ABC News' Sunlen Miller reports:
President Obama today said he would be willing to tap into the Strategic Petroleum Reserve in order to help ease pain domestically at the gas pump, but said at this time he is “confident” about the ability to fill gaps in supply without having to do so.
“Should the situation demand it, we are prepared to tap the significant stockpile of oil that we have in the Strategic Petroleum Reserve,” Obama said from the South Court Auditorium. “If we see significant disruptions or, you know, shifts in the market that are so disconcerting to people that we think a strategic petroleum reserve release might be appropriate, then we'll take that step.”
With the national average price of a gallon of gas at $3.54 per gallon, Mr. Obama said the administration will continue to monitor the situation closely – keeping “all options on the table” when it comes to supply disruptions. The president indicated that should the reserve need to be tapped, that wheels are already in motion so it would only take several days.
“We have it teed up, so this isn't a situation where it would take a big bureaucracy and several weeks for us to implement. This is something that would take several days.”
The president said though that the nation is not at the point – yet – where tapping the SPR needs to happen, and refused, when asked, to name a price of gas that would trigger the release.
“The global community can manage supply disruptions like this. Other oil-producing nations have committed to filling any gaps.” Obama said, “We are confident about our ability to fill any potential gaps in supply.”
The president said they are also monitoring on the federal level any possible manipulation in the oil markets, and he has instructing the Attorney General to monitor price gouging in order to “make sure that nobody is taking advance of working families at the pump.”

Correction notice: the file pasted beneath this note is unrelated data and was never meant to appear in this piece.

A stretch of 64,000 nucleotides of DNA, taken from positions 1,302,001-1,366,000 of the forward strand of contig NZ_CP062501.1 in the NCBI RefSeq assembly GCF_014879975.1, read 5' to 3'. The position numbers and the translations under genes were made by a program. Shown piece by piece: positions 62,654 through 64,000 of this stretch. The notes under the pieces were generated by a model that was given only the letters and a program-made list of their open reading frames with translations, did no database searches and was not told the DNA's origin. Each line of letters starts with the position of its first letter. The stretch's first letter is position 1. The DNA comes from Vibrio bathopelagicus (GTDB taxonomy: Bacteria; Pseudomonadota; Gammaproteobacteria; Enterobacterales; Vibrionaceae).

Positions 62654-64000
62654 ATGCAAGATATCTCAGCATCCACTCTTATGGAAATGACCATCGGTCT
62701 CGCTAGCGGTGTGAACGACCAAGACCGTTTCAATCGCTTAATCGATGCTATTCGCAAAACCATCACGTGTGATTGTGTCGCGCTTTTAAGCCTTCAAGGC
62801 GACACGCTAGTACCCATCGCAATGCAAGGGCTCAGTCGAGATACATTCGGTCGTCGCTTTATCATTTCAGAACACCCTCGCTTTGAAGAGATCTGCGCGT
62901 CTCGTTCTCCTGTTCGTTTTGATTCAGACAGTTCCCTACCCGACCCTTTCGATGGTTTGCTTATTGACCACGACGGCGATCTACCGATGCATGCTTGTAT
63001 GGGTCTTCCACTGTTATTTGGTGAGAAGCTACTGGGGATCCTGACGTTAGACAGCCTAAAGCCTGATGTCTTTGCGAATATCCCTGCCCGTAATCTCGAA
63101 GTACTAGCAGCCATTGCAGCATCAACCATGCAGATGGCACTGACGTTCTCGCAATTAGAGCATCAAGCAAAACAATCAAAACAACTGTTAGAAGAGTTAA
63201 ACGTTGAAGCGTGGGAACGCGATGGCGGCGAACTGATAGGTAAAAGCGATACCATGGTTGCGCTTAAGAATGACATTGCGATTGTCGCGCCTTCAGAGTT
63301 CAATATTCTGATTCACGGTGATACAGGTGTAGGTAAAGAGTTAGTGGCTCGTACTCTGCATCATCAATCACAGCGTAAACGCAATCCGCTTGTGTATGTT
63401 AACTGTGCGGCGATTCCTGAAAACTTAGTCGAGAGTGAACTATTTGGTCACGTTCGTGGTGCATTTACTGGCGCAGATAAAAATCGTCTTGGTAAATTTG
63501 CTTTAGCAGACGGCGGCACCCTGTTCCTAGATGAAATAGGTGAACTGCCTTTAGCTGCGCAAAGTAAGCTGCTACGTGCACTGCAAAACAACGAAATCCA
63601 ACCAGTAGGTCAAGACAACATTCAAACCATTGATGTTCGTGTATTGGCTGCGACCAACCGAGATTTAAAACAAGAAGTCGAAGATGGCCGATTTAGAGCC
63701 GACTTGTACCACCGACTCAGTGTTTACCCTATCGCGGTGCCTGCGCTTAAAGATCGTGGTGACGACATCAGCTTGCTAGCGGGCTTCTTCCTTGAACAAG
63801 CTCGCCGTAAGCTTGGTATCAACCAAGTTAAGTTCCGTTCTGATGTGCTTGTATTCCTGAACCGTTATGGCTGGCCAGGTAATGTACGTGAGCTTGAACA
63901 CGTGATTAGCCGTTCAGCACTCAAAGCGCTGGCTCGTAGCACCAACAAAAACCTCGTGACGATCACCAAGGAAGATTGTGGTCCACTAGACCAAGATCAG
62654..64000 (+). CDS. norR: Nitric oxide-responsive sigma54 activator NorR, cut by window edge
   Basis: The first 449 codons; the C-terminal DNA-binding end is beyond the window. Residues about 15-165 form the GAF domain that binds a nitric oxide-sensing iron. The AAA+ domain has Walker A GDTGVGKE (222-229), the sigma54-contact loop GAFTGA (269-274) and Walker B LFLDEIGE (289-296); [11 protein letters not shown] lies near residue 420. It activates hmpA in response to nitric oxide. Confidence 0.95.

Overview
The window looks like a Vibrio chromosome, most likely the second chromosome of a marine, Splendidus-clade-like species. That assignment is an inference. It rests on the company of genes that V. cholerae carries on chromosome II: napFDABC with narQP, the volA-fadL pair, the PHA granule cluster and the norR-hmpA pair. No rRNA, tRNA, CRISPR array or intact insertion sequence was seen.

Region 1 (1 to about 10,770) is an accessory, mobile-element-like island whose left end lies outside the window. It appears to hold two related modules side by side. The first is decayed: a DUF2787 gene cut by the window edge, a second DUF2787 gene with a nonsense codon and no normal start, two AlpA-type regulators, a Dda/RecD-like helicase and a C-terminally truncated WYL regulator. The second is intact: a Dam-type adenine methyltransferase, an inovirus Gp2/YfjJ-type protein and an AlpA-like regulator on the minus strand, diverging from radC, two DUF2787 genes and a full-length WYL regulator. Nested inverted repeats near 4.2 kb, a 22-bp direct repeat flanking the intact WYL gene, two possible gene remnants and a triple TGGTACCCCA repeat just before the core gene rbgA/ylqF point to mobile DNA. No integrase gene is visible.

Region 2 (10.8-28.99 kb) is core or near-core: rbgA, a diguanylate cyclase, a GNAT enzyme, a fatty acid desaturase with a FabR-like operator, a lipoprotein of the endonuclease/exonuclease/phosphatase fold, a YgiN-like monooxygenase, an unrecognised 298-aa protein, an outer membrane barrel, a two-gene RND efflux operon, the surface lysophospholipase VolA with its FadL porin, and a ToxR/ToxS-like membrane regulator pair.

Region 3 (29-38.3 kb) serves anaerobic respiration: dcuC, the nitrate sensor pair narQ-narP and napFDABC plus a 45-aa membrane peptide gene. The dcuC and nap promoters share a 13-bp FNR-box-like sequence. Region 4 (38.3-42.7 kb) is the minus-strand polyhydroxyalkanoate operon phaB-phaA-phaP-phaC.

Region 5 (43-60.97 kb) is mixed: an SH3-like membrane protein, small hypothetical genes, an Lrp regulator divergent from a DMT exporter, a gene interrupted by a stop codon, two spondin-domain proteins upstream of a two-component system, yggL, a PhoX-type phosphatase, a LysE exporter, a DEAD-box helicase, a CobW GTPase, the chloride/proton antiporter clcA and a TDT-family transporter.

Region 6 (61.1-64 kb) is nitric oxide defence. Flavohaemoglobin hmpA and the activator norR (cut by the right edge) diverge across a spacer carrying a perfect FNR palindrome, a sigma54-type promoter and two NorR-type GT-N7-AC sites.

Summoning up images of the gas lines in the 1970’s that led to the creation of the Strategic Petroleum Reserve, the president said this time it’s not about a shortage of supply, even noting that refineries are operating at a fairly full capacity at the moment.
“The problem is a great deal of uncertainty in the oil markets, part of it prompted by the fact that the economy's growing faster in some places than others. Part of it, though, is also uncertainty in terms of what's happening in the Middle East."
The president said that if Libyan oil production was suspected for a significant period of time, they’d still be able to fill that gap.
The president said that the American people are “tired” of the talk from US presidents about gas prices and energy and declared that he doesn’t “want to leave this for the next president.”
“We've been having this conversation for nearly four decades now. Every few years, gas prices go up, politicians pull out the same old political playbook, and then nothing changes. And when prices go back down, we slip back into a trance. And then when prices go up, suddenly we're shocked. I think the American people are tired of that.”